Patients with colorectal cancer and iron deficiency anaemia scheduled for elective curative resection; enrolled in the FIT trial in the Netherlands and Italy (n= 202).
Intravenous ferric carboxymaltose (n= 96).
Oral ferrous fumarate (n= 106).
Treatment began a median of 14 days (IQR 11-22) before surgery for intravenous iron and 19 days (IQR 13-27) for oral iron. Normalisation of haemoglobin at day of admission was reached in 14 (17%) of 84 patients treated intravenously and 15 (16%) of 97 patients treated orally (relative risk [RR] 1.08, 95% CI [0.55, 2.10]), but the proportion of patients with normalised haemoglobin significantly increased for the intravenous treatment group at later timepoints (49 [60%] of 82 vs. 18 [21%] of 88 at 30 days; RR 2.92, 95% CI [1.87, 4.58]).
Intravenous Iron Therapy to Treat Anemia in Oncology: A Mapping Review of Randomized Controlled Trials
Current oncology (Toronto, Ont.). 2023;30(9):7836-7851
Anemia is a common problem when patients present with cancer, and it can worsen during treatment. Anemia can directly impact the cognitive and physical quality of life and may impair fitness for oncological therapy. The most common cause of anemia is iron deficiency. Newer intravenous (IV) iron formulations offer a safe and rapidly effective treatment option. We performed a systematic mapping review of randomized controlled trials (RCTs) evaluating intravenous iron therapy in patients with cancer and anemia and their outcomes. A total of 23 RCTs were identified. The median number of patients enrolled was 104 (IQR: 60-134). A total of 5 were focused on surgical outcomes (4 preoperative, 1 postoperative), and 15 were in adjuvant therapies for a variety of tumor types (breast, colorectal, lung, gynecological, myeloid, and lymphomas), 10 of which were in combination with erythropoietin-stimulating agents (ESAs) therapy, 2 in radiotherapy, and 1 in palliative care. Overall, the studies reported that the use of IV iron increased hemoglobin concentration and decreased transfusion rates during different cancer treatment regimes. IV iron can be administered safely throughout the cancer treatment pathway from primary surgery to the palliative setting. More studies are needed to demonstrate net clinical outcomes.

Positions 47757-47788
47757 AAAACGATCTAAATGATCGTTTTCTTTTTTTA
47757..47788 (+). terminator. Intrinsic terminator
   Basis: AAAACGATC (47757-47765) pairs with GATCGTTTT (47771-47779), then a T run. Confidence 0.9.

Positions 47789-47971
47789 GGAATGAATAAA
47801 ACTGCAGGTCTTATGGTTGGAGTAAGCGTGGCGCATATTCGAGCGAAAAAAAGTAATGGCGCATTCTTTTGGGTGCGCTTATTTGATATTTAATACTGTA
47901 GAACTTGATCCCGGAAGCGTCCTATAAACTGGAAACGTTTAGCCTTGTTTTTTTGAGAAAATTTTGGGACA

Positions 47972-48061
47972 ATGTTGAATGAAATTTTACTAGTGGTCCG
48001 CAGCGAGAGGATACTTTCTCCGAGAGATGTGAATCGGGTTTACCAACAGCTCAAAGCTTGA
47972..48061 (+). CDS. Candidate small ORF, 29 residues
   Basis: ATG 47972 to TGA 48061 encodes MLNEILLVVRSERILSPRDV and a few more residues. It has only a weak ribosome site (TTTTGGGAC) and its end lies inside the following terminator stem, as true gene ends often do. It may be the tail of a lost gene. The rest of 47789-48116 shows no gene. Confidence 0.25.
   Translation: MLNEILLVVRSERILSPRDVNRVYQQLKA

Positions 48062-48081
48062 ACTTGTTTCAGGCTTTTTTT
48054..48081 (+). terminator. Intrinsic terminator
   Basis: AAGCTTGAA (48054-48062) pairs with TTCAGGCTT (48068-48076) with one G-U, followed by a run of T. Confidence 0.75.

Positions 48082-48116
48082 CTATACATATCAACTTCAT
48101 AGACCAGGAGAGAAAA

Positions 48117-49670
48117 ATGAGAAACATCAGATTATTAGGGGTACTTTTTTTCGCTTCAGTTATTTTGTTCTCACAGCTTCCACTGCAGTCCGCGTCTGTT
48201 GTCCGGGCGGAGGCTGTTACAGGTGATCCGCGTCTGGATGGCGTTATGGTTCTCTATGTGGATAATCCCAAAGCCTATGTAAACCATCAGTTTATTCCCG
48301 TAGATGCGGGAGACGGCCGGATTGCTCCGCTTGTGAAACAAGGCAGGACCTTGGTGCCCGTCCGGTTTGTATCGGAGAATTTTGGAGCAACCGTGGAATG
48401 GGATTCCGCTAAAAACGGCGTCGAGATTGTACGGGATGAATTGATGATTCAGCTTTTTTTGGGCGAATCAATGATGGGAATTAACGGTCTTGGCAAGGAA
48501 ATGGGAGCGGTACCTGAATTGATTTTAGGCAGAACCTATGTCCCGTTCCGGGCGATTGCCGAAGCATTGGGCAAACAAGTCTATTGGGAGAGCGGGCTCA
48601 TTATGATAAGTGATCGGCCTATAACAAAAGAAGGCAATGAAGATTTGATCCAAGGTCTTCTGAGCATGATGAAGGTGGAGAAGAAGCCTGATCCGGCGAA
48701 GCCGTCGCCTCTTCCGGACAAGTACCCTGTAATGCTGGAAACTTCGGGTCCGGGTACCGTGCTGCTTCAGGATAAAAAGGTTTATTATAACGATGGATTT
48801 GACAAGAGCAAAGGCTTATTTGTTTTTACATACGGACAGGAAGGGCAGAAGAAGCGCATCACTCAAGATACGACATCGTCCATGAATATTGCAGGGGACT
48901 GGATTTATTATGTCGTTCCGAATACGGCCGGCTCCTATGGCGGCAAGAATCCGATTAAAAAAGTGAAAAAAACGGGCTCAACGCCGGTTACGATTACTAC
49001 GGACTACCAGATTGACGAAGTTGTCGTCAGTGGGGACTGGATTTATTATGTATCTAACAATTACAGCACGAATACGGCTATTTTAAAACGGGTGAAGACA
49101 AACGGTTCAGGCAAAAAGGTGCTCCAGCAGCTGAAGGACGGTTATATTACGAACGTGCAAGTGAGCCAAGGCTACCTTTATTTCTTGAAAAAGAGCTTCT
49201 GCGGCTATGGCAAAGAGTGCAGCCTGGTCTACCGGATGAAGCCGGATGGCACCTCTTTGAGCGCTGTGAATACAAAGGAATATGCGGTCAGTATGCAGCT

Effect of erythropoiesis-stimulating agents on breast cancer patients: a meta-analysis
Clinical and experimental medicine. 2022